In this homework, you will be applying a variety of Firewall rules on 3 different platforms.

  • pfSense
  • Linux
  • Windows

This homework covers a lot of topics, both broad and specific. If you feel stuck at any point, please reach out to SecDev and we will be there to help.

Anything highlighted in Red should be shown via screenshot in the report. This is for ease of grading purposes.

The report for this should be written cleanly and like you have all been doing for the previous assignments. However, aim to have good notes and structures of the commands. Don't get to caught up in every detail. This assignment is more geared towards being a note list dealing with simple Firewalls.

Possible structure for your assignment could be like this…

  • Intro
  • Prerequisites
  • pfSense Firewall
  • Linux [IP Tables]
  • Windows
  • Resources

pfSense is the heart of your network. pfSense is typically your first line of defense in securing your network. pfSense, unlike Windows and Linux, is a network based Firewall, allowing you to both block and allow incoming and outgoing connections unilaterally.

For this part, you could try and use the command line given in pfSense, but us SecDev members would not recommend it. Instead, we will be using the GUI, by simply following these steps:

  • Navigate to any one of your clients with a internet connection (hopefully all of them have this by now)
  • Type in your pfSense IP ( 10.42.X.1 ), where X is your Team Number
  • You should be presented with the login for pfSense, the default credentials are:
    • Username: admin
    • Password: pfsense
  • If you need to, go through the setup for pfSense (since you have setup pfSense through the CLI, most of this should be clicking ‘Next’).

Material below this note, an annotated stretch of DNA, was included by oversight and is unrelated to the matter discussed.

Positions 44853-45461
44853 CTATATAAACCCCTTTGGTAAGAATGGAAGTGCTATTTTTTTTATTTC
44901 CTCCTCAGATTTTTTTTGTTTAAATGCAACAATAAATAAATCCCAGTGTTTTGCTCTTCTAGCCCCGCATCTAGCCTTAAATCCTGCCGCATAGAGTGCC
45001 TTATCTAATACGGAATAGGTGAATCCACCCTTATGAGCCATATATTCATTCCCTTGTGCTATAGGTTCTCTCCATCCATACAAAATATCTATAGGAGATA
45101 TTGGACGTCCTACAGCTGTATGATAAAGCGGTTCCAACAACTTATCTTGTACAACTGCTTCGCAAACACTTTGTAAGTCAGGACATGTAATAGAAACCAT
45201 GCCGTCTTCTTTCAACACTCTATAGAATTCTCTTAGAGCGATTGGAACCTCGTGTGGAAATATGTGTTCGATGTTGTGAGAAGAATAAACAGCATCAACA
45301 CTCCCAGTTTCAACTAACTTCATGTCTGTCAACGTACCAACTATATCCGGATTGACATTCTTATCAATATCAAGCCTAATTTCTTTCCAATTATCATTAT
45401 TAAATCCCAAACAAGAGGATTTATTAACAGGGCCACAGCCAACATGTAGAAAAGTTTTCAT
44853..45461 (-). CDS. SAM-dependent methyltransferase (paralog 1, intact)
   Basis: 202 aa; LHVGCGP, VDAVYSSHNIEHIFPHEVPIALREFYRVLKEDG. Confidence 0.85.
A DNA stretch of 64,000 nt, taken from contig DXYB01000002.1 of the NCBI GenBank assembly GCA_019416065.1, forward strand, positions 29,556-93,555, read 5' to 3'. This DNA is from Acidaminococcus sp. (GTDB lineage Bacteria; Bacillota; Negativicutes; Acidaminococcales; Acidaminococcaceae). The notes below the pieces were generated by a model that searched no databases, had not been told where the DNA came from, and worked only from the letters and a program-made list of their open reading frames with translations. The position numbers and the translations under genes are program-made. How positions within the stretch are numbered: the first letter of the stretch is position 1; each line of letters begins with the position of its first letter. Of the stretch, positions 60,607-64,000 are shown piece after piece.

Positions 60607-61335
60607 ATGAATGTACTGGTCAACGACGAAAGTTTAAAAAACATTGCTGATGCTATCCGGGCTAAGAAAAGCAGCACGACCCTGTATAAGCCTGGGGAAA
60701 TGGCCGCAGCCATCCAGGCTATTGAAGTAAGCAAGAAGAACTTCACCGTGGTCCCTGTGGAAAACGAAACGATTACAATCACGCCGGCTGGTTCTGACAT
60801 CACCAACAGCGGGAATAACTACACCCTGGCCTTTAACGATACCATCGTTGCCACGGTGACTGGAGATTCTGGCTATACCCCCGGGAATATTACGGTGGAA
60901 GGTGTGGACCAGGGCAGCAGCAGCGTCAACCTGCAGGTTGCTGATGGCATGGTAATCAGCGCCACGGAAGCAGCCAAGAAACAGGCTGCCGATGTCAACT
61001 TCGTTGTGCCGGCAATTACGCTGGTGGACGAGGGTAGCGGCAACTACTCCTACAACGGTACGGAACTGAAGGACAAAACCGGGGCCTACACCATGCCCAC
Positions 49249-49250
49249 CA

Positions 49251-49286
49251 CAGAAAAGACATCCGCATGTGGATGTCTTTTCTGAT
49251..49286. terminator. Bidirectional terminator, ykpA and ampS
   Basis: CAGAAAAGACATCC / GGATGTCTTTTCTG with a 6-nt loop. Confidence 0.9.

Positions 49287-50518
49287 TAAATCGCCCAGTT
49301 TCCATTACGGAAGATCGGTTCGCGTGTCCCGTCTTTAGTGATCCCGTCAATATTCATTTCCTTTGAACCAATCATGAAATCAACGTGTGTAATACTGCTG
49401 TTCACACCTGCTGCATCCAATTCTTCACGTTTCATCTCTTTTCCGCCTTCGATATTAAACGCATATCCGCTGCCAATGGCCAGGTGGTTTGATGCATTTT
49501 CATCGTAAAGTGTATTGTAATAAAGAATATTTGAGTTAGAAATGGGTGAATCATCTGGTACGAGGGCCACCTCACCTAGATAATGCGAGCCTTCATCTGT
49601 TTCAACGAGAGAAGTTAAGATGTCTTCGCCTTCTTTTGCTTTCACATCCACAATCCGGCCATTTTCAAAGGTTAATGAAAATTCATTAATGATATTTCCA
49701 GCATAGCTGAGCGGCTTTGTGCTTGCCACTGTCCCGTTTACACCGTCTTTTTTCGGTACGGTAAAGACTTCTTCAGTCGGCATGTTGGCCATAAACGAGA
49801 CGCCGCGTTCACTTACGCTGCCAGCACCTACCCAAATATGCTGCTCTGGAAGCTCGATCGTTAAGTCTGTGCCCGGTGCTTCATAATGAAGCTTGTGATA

Once logged in to pfSense, please screenshot the welcome menu. We will now set up some network based firewall rules:

Block All Ping Traffic to One of Your Windows Clients.

  • Show the rule you made to do this
  • Briefly explain why you might want to block ping responses on an infrastructure.

Block All SSH Traffic Coming into Your LAN Machines

  • Attempt to SSH into your Linux machines from one of your DMZ machines (ssh user@ip , where user = client username, ip = client ip)
    • Document how you blocked SSH and show that you are not able to access your LAN from your DMZ (an error message will suffice).
  • Assume we turned on logging for SSH.
    • Give a brief summary as to how you could use logging to your advantage in a real world scenario.
    • Is there someway to make logs… nicer, or cleaner?(Hint: look at common SIEMs). Why are these useful?

Set up a 1:1 NAT (Network Address Translation) for your Web Server

  • Along with screenshots, please give a brief description as to why each step is necessary.
    • If you would like, have another System Security student access your servers through that Public IP! [If you want some extra points do this with another SysSec student, just show each of you connecting etc]

As we discussed in class, Linux provides us with iptables and ufw, which are very useful and powerful firewall tools. In this portion, you will set up some firewall rules using these commands.

Log on to either one of your Linux Machines.

  • syssec/furwalls.1554236649.txt.gz
  • Last modified: 2019/04/02 20:24
  • by vnbruno